Today’s post is from one of the most creative brides I’ve ever encountered on W@W. She’s been sharing a lot of amazing DIYs to the group so I bugged her to do a guest post on moonsnjunes. Hallelujah, the incredibly talented Twisted Len has obliged.
Len (who is engaged to Orj — check their wedsite here) will show us how to make Western Union telegrams as Save-the-Date cards. She stumbled on the idea while browsing this site and it was just. absolutely. perfect for their 1920s themed wedding. Len says:
The blogger Jen used Western Union telegrams for her wedding program but I thought it would be more appropriate to use them as Save-the-Dates since telegram messages are meant to be short. I also found out that the Jazz period, which we chose as our theme (1920s-1930s) was the height of the telegram age. WU telegrams were widely used at that time to send invitations to social functions.
(So, is she or isn’t she a detail-obsessed bride? LOL.)
Len bought all the materials from National Bookstore and spent a measly P200 to make 60 STDs. Happiness for the budget (and for Orj)!
WHAT YOU’LL NEED
- Light yellow or any cream tone paper
- Brown coin envelope size #8
- Rubber stamps to add authenticity
- Stamp pad
- Paper cutter
WHAT TO DO:
1) Download the WU telegram template here, as shown below.
2) Pick an old typewriter font from this site. It has a huge selection of old typewriter fonts but Bohemian Typewriter was used for this telegram.
3) Delete default entries and replace it with your message. (Note: Telegrams were sometimes handwritten by the clerk so you can also use long hand for the message)
4) Trim the telegram to correct size (real WU telegrams are 8″ wide and 6.5″ high).
5) Fold the telegram as shown:
When properly folded, it should fit any standard 6.75″ envelope. If you’re using a window envelope, the name and address of the recipient shouod be visible through the window.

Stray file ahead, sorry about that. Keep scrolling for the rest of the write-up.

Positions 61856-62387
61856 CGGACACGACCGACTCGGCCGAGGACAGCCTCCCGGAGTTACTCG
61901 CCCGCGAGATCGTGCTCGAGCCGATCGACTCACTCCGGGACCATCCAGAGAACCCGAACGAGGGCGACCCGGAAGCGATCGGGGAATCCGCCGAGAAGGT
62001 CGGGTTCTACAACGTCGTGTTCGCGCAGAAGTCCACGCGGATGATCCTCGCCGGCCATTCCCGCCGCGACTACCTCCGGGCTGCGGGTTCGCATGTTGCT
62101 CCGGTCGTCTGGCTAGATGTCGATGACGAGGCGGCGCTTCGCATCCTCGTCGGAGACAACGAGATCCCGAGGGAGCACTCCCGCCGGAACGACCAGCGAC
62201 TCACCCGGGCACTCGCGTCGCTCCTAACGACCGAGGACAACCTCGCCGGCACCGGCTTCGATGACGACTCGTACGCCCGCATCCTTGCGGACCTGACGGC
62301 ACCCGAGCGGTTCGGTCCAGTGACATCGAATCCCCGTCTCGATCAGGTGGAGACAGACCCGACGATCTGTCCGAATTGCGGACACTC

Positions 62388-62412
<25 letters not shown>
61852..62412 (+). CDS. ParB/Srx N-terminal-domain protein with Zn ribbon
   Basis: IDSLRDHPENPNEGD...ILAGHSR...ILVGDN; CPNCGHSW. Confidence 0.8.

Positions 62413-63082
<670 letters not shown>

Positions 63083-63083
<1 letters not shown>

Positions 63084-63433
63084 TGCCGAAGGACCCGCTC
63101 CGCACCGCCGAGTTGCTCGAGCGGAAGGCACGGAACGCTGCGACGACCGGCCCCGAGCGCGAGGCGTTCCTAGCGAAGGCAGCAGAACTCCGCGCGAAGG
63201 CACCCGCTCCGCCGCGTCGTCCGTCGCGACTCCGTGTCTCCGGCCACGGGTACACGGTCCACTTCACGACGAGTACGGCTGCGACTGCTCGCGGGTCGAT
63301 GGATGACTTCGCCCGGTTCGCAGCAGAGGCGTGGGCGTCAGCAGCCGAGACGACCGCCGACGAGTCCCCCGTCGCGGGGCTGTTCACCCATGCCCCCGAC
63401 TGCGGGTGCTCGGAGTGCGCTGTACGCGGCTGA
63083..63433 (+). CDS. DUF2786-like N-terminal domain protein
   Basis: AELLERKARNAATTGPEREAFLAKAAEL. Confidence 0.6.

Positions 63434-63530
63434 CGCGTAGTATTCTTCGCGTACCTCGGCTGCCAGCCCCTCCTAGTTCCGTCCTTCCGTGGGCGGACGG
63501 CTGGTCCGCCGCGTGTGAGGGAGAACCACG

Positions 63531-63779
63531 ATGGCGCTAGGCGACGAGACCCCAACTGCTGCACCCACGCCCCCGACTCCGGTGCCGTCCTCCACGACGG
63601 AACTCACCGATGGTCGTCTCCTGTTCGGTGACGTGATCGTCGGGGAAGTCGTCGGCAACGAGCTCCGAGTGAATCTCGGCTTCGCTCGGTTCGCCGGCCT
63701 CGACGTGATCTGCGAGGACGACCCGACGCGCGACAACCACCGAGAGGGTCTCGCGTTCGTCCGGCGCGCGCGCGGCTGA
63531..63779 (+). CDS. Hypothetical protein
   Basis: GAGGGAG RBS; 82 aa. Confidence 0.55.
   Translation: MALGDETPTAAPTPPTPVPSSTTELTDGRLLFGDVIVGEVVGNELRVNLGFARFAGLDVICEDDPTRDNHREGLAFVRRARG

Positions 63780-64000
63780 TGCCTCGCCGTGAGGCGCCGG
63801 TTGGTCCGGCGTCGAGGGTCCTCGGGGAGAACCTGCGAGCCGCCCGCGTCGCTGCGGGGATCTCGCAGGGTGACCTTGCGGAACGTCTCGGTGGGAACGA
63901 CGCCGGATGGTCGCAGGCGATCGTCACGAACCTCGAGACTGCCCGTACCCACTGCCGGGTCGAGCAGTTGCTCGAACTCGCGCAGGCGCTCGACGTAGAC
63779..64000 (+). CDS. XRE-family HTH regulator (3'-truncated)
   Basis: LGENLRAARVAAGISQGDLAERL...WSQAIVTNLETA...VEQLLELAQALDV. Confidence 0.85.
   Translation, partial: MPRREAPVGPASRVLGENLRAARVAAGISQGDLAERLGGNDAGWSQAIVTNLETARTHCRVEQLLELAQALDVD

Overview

TIPS ON WRITING THE TELEGRAM:
- The first line is for the date and some WU in-house codes to indicate where the telegram came from and the number of words. (We went with our anniversary date and initials for the date and codes)
- The second line is for the sender’s address while the third line is for the name of the recipient together with their address.
- Your message goes on the fourth line. Since telegrams were priced by the words, limit the words you’ll use and be concise.
This is what the final product should look like:
- Vintage stamps. Len used Scrapblog (it’s free but you’ll need to register) to make a stamp and printed them on the brown envelopes that contained their telegrams.
- Stickers. You can use this to seal your telegrams or you can include them in your mail so the guests can stick ‘em to their calendars or planners as a reminder of your wedding date. Your stickers can be your monogram, as what Len did, or a couple picture.
That’s it! Pretty simple. I want to send Len a trillion thanks for sharing this, and Len wants to give her Bakushi a zillion thanks for lovingly tolerating the mess that her place has become because of all her DIYs. And we promise to pick up another DIY from that mess soon to post here. Til then. Ciao!